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Stand and deliver: Super Mario fires off a €1 TRILLION ECB spending spree

The central bank has finally announced its long-awaited money-creation programme.

Germany European Central Bank ECB president Mario Draghi Source: Michael Probst/AP/Press Association Images

Updated 5:12pm

THE EUROPEAN CENTRAL bank has pulled the trigger on a bond-buying programme worth more than €1 trillion bond in a bid to rejuvenate the failing eurozone.

President Mario Draghi made the announcement after the central bank kept interest rates at record lows ahead of the expected launch of the radical money-creation scheme.

He said the ECB would buy government and private-sector bonds worth €60 billion a month until September 2016 – putting the total value of the scheme at about €1.1 trillion.

Draghi said the quantitative-easing programme would start in March and would involve buying investment-grade eurozone bonds on the markets with the aim of lifting inflation back towards the bank’s 2% target.

Here’s a quick summary of some of the programme’s other key points:

  • Draghi left the door open for quantitative easing to run for longer than 18 months, saying the plan demanded a “sustained adjustment” in inflation
  • The package will involve a “risk-sharing” set up – 20% of the asset purchases would be covered for any “hypothetical losses” to national central banks
  • This suggests the remaining 80% will not be subject to risk-sharing, so individual member states will wear any losses on the remaining bonds if they go bad
  • Some of the money will come from the ECB’s existing stimulus programme, but it’s not clear exactly how much at this stage
  • The “large majority” of the ECB’s governing council – where Germany has been the biggest dissenter on quantitative easing – were in favour of the plan
  • Greek government bonds are left out of the plan as they don’t meet the ECB’s “investment grade” requirement

Germany European Central Bank Source: Michael Probst/AP/Press Association Images

Don’t worry about inflation

Draghi hosed down fears the money-creating programme would lead to rampant inflation because of the sudden injection of extra cash into economies, alluding to similar schemes which have been carried out in the US, UK and Japan.

“Have we seen lots of inflation since the (quantitative easing) programmes started, have we seen that?,” he said.

In these (past) three years we have lowered interest rates … and each time someone is saying that this is going to be terribly expansionary and this will lead to inflation. Somehow this runaway inflation hasn’t come yet.”

Spare a thought for the euro

The euro took a sudden dive after the ECB’s announcement and was trading at an 11-year low of $1.14 this afternoon.

Part of the expected effect of the cash-injection programme has been to drive down the euro because of the flood of new money.

Eurozone exports will be more competitive outside the common currency block, but the falling currency also means over 20% of the value of Europeans’ savings have been wiped out over the past year when compared to their US counterparts.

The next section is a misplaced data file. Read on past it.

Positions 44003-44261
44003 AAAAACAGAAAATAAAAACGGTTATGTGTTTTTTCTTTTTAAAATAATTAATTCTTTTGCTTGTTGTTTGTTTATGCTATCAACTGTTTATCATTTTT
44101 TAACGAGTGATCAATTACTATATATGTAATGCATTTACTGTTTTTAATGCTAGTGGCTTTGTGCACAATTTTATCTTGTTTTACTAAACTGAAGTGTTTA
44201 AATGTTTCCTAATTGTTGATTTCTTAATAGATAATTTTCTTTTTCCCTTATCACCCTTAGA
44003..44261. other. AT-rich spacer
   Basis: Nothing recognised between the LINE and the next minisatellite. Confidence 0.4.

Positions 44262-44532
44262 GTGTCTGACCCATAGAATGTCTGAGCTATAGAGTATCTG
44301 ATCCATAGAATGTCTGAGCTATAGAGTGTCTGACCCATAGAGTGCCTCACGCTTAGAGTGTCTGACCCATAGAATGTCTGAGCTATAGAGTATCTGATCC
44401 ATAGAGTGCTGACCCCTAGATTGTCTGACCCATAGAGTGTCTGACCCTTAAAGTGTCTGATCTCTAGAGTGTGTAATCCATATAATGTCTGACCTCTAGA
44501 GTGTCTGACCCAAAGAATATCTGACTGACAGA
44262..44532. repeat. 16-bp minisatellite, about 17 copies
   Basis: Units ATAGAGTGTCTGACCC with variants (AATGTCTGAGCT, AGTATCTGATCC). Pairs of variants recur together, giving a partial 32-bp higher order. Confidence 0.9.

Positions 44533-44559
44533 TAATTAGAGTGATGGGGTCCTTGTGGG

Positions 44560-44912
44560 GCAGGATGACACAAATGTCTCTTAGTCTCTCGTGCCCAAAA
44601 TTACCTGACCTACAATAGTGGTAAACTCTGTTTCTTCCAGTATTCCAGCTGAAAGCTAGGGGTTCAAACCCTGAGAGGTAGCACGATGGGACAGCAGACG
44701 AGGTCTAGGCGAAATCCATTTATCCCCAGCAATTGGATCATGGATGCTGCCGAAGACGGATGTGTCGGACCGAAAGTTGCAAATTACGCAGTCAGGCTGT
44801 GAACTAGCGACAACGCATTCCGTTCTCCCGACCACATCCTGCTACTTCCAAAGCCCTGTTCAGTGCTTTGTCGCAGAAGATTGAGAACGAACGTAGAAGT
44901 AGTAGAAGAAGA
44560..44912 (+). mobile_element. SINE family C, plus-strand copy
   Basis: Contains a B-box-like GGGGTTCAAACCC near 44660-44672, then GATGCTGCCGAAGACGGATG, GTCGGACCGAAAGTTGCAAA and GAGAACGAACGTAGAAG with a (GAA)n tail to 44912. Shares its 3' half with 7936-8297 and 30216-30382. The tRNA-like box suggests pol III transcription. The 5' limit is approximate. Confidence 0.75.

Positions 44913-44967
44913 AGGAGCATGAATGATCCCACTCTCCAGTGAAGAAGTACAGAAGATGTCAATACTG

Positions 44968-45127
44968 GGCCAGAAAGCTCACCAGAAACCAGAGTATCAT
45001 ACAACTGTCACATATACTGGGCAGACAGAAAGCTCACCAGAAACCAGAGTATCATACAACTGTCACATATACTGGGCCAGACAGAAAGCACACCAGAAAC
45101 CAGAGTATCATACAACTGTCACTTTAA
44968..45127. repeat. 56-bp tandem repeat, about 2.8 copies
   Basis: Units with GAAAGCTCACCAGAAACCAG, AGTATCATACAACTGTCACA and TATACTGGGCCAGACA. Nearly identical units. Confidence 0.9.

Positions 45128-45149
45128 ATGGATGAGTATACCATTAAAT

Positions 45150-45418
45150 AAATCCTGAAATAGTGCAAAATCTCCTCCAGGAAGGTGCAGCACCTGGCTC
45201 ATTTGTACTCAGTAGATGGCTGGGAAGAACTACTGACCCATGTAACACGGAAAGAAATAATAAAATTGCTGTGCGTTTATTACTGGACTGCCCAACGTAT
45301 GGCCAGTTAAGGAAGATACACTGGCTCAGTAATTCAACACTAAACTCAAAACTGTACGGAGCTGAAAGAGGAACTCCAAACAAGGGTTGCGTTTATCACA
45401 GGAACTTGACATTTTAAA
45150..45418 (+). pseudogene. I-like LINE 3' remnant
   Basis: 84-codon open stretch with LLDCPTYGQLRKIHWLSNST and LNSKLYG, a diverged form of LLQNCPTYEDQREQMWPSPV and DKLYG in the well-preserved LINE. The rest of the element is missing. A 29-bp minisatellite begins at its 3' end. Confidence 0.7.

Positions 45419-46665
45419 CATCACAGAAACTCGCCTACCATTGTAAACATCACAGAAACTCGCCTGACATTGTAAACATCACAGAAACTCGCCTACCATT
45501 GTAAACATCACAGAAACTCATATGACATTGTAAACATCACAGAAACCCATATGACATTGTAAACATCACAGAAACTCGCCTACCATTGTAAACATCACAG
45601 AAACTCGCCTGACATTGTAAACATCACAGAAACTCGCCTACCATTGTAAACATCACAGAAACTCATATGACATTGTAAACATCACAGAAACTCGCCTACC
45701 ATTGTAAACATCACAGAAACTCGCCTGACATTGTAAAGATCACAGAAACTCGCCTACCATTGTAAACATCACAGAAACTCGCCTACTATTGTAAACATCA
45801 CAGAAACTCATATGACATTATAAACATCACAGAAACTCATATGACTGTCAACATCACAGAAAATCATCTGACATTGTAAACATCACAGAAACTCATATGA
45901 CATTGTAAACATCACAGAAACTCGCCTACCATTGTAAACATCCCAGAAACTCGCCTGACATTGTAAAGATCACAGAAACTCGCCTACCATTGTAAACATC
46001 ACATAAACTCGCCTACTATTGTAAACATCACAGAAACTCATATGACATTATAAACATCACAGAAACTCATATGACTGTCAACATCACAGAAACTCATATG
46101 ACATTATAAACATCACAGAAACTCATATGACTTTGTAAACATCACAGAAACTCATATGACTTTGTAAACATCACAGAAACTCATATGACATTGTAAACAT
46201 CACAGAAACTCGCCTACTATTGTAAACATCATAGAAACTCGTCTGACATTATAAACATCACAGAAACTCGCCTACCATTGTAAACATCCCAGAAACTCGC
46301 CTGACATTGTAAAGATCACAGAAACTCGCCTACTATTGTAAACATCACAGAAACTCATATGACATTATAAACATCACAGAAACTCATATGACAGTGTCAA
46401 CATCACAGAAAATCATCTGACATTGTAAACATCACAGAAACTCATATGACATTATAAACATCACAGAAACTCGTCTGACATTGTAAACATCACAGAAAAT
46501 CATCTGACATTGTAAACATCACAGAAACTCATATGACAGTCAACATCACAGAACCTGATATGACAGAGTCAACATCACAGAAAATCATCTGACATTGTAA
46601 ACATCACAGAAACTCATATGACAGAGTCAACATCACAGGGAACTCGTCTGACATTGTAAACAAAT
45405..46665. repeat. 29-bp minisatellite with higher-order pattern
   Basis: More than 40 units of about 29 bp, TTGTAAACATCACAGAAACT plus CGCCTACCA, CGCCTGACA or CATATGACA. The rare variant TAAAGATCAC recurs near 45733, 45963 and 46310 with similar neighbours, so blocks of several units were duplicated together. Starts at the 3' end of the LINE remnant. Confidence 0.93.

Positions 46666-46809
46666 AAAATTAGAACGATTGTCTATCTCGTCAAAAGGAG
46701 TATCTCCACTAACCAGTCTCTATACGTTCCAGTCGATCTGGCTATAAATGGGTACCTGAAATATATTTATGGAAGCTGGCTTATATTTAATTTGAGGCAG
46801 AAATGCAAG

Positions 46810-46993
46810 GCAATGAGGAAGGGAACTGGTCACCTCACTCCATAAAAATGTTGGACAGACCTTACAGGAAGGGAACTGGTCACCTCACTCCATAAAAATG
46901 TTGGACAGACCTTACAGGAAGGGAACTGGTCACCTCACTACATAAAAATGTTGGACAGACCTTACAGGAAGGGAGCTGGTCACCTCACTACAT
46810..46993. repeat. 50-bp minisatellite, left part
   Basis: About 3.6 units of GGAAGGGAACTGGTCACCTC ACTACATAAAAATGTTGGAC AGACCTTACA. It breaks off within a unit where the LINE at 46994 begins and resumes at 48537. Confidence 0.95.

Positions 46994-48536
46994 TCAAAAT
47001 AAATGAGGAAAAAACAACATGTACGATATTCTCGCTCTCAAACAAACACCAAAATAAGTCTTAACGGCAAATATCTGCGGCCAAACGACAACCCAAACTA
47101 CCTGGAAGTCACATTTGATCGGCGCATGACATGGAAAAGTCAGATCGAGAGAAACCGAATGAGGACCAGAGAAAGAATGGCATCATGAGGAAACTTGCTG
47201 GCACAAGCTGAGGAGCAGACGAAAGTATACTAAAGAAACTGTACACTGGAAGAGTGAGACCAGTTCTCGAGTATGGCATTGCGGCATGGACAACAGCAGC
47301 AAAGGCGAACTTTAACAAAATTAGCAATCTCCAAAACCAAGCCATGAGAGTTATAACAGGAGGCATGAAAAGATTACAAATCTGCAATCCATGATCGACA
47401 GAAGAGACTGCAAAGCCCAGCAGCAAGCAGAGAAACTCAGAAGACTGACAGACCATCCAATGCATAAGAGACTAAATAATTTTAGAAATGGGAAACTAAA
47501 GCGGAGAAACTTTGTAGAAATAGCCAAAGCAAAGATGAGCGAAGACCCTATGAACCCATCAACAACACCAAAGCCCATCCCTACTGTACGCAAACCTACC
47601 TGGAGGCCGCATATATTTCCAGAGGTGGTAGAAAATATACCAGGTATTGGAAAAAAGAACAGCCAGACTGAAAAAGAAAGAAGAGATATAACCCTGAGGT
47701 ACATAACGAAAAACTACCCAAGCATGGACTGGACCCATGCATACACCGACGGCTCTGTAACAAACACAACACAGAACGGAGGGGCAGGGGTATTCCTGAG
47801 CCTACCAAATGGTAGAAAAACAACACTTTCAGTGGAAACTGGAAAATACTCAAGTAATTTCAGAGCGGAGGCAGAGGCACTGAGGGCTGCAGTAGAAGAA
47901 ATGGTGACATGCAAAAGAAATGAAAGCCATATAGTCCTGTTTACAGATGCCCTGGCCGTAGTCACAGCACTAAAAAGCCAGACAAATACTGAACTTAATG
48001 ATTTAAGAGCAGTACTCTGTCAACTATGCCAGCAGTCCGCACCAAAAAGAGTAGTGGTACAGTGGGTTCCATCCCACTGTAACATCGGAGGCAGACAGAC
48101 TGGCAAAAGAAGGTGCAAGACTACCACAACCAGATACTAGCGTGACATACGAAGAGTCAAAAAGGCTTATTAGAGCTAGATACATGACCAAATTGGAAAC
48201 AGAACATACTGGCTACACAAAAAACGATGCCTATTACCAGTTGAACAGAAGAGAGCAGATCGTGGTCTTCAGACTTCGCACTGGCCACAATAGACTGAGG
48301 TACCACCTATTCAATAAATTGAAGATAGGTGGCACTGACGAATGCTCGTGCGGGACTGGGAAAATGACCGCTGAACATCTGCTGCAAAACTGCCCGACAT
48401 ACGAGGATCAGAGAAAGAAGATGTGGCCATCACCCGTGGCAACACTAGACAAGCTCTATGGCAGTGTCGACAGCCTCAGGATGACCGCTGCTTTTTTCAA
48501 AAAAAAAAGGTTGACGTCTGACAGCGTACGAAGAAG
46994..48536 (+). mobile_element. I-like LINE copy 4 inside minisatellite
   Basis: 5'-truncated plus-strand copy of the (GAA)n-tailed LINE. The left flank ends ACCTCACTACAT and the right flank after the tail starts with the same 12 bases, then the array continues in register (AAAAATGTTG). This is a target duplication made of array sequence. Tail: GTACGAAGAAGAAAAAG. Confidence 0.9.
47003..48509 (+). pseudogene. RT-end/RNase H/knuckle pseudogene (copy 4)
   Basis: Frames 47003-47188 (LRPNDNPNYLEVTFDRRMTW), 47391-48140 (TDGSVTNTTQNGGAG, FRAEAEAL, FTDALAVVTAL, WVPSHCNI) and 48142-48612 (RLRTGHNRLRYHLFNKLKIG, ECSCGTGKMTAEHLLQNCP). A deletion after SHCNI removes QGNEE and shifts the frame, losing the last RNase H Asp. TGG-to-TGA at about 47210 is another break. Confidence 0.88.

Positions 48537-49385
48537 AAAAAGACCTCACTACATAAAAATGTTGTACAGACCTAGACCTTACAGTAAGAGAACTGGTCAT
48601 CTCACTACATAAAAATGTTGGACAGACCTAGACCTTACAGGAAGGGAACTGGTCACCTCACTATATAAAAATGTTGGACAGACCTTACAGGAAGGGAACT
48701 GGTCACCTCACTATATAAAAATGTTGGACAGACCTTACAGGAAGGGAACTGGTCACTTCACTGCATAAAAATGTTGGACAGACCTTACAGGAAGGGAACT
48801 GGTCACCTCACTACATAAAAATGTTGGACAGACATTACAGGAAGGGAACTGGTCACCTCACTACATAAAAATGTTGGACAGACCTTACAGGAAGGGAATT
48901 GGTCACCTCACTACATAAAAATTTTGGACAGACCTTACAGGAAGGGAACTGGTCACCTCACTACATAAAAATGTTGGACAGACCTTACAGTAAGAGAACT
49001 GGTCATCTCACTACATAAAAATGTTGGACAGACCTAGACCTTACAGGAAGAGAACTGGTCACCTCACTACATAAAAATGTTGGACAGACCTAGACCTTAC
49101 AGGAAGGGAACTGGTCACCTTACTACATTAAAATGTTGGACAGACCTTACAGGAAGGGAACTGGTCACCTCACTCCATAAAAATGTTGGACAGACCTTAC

Exchange3 Source: Xe.com

Germany not a fan

Earlier today, the official lending rate was left at the 0.05% level the bank first set in September – seen as the “last throw of the dice” before the ECB was forced to start full-scale quantitative easing.

The EU’s most powerful economy, Germany, has been fighting the move on the grounds it will take the pressure off other countries to get their finances in order.

German Chancellor Angela Merkel, speaking before the ECB’s announcement at the World Economic Forum in Davos, said: “No matter what sort of decision the ECB will take, we should not become diverted from the fact that we as politicians need to put a framework for recovery in place.”

Germany Cabinet Source: Michael Sohn/AP/Press Association Images

But Berenberg Bank economist Christian Schulz told AFP that Draghi – who famously vowed to do “whatever it takes” to protect the euro – had delivered “once again” when it was needed.

He noted the ECB’s money injection was smaller than the Japanese government’s programme, but larger in proportion to GDP than any US scheme since the height of the financial crisis in 2008.

“The most important channel is the impact on confidence and expectations,” he said.

“An impressive announcement like the one today can boost investors’ and households’ inflation expectations.”

More demand for Irish property

Closer to home, Savills Ireland economist John McCartney said the ECB programme would mean more money going into property and added demand from overseas buyers because of the weaker euro.

“(It) will put further downward pressure on bond yields, forcing investors into higher yielding asset classes, including commercial property,” he said.

The French Embassy for Sale Source: Adeline Pericart/Photocall Ireland

Meanwhile, Fine Gael MEP Brian Hayes said the programme didn’t go far enough because of the low level of risk-sharing the ECB was offering.

“Mario Draghi said that only 20% of the asset purchases will be subject to risk-sharing,” he said.

Leaving national central banks to bear the main responsibility for any default that could potentially lead to a dangerous situation in the Eurozone. When the Eurozone is affected by a crisis, there should be a collective and mutualised response.”

With reporting from AFP

- First published 1pm

READ: The ECB will get radical soon to stop the eurozone going down a deflationary hole >

READ: This chart shows why you’re getting less and less US dollars for your euro >

About the author:

Peter Bodkin  / Editor, Fora

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